3. Bring men along from the get-go
Frequently, the hurdle for women not using technology sits closer to home. Many women have limited autonomy and power to decide whether or not to access mobile phones and the internet, with male family members often acting as gatekeepers.
This can be about protection: women can be seen as vulnerable to corruption by the negative side of the internet, which some see as a potential risk to the family’s reputation. It can also be about control or power dynamics: Mobile phone ownership can promote independence and, in turn, disrupt the status quo and traditional views of women’s roles in the household. For these reasons, men may try to discourage and prohibit female family members from owning and using mobile phones.
As such, it is important to support men’s understanding of the value of a female family member’s access to phones and the internet. What’s key here is making clear how the whole can family benefit from a woman’s access to technology.
GSMA research in South Asia found that use cases that have both personal appeal for women and externally justifiable rational benefits are particularly important to help persuade gatekeepers that access to mobile internet will benefit the entire household. Examples include video calling (especially for those with family living far away or overseas), learning a productive new skill (e.g. sewing, cooking), helping with their children’s education or contributing to household income (e.g. through information to improve farming).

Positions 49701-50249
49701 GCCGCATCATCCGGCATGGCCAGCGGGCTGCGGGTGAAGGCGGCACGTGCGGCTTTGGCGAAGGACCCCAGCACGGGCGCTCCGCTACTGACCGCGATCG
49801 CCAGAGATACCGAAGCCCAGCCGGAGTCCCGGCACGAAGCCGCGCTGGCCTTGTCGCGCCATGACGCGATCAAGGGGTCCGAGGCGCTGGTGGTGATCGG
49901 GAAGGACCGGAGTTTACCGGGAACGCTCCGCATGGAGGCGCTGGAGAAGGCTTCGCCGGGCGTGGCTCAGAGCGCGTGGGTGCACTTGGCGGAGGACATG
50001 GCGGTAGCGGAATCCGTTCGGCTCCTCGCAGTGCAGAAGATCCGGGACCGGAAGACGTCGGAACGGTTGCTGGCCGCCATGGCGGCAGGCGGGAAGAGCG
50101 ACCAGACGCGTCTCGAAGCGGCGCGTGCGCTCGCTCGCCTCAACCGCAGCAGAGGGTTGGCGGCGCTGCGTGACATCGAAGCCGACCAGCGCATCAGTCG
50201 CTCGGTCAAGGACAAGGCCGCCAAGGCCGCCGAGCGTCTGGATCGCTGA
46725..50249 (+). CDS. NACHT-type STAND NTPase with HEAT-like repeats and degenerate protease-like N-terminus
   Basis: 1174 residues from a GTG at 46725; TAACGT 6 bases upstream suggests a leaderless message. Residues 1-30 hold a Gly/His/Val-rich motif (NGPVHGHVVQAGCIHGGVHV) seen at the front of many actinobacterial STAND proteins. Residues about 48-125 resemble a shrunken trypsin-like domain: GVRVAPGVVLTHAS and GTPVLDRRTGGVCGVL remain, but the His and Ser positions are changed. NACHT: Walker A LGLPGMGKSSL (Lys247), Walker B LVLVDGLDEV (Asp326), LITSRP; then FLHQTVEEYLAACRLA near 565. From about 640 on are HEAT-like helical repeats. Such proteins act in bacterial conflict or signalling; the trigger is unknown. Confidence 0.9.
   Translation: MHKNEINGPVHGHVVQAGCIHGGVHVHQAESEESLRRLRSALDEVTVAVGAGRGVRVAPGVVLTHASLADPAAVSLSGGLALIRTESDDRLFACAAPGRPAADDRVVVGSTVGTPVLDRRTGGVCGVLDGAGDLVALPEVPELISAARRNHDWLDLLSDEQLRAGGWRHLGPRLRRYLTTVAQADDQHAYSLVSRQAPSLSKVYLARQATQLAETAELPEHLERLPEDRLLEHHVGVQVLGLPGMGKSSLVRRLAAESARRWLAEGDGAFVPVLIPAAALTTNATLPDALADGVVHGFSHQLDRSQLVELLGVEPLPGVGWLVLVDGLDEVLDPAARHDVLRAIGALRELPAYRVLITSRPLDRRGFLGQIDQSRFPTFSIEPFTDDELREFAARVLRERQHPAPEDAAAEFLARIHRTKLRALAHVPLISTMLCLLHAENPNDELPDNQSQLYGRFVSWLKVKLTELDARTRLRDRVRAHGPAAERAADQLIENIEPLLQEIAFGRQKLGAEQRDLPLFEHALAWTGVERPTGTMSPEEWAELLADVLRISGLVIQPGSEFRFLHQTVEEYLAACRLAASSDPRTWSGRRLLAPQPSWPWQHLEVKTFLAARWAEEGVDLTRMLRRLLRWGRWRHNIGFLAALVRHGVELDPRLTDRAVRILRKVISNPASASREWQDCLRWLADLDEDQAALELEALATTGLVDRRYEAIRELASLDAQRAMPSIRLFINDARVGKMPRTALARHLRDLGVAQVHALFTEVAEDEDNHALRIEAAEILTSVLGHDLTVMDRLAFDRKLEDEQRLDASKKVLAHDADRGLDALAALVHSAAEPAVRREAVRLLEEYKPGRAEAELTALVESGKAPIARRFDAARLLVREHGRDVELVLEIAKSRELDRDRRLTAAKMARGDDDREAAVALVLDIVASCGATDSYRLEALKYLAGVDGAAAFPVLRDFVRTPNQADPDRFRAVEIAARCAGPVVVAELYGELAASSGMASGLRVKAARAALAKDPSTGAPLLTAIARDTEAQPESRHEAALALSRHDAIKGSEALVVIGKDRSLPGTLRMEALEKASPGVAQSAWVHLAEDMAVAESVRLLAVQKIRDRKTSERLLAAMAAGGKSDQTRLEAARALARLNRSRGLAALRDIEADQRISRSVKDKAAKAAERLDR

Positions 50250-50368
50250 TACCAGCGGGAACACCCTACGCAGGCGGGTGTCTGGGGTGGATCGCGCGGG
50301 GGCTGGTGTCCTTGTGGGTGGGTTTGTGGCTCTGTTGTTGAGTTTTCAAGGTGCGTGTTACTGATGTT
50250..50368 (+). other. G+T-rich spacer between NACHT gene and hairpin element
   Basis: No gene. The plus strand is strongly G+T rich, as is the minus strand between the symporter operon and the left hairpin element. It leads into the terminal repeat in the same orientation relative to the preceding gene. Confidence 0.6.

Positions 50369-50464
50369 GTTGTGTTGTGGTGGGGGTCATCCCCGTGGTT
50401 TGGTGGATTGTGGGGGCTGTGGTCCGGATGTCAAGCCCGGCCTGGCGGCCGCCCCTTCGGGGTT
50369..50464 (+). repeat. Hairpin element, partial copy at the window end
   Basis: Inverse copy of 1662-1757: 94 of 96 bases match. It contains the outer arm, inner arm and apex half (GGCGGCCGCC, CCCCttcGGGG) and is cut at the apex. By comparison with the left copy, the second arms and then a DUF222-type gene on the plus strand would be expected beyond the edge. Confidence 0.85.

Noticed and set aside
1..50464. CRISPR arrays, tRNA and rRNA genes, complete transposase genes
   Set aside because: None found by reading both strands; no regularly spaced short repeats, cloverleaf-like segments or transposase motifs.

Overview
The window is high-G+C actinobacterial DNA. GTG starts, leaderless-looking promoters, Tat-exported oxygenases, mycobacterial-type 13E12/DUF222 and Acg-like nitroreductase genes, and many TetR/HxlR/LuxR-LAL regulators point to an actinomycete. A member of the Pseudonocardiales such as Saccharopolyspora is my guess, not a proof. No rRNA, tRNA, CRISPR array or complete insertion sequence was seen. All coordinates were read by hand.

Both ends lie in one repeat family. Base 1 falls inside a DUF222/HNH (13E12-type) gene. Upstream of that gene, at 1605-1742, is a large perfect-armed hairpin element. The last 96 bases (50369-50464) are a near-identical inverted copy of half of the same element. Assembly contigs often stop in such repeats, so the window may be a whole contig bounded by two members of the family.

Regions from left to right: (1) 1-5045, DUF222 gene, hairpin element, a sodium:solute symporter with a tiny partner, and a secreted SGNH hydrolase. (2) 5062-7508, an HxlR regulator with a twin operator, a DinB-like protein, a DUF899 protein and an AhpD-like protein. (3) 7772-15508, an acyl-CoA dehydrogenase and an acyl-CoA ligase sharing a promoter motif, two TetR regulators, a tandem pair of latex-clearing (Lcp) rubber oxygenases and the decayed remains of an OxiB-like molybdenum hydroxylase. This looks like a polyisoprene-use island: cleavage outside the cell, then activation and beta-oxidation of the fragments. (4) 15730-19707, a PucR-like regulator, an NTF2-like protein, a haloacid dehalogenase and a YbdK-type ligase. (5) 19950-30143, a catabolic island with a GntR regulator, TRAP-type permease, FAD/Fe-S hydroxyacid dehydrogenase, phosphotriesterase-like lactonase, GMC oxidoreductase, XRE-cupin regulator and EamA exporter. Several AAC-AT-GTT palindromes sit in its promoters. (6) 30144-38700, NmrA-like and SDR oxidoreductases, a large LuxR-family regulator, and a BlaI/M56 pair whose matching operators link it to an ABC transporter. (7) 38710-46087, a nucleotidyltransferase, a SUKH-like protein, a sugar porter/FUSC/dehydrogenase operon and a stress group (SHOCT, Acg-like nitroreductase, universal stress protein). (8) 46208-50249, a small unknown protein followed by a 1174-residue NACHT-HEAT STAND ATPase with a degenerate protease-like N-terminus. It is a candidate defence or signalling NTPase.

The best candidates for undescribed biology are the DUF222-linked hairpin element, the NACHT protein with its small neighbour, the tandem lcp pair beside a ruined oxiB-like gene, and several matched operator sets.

Equal access is not a zero-sum game. It benefits everyone. It is therefore necessary to involve and include men in training sessions and make them aware of the relevance of mobile services for women’s day-to-day lives. For this reason, HERessentials trainings are implemented with both men and women workers, demonstrating the usefulness of digital tools to all.
Empowering women through digital technology benefits businesses, economies and societies
The commercial potential of bridging the digital gender divide is enormous. Women are half of the potential market for businesses. Over five years, closing the gender gap in mobile ownership and internet use in low- and middle income countries could deliver US$140 billion in additional revenue to the mobile industry. HERproject is testimony that training women workers on using digital services in the workplace has positive impacts both for them and their workplaces. HERessentials is now building on this work and contributing to build up women worker’s digital skills as the program expands from Bangladesh to India, Pakistan, and Central America.
The COVID-19 pandemic has further highlighted the cost of not having digital skills and being excluded from the online world. There are risks in going too fast, and we need to continue to evaluate and address the existing barriers and new challenges that women face to be part of the digital future. At the same time, the pandemic has shown that the risk of not going fast enough is greater than ever: inclusion cannot wait.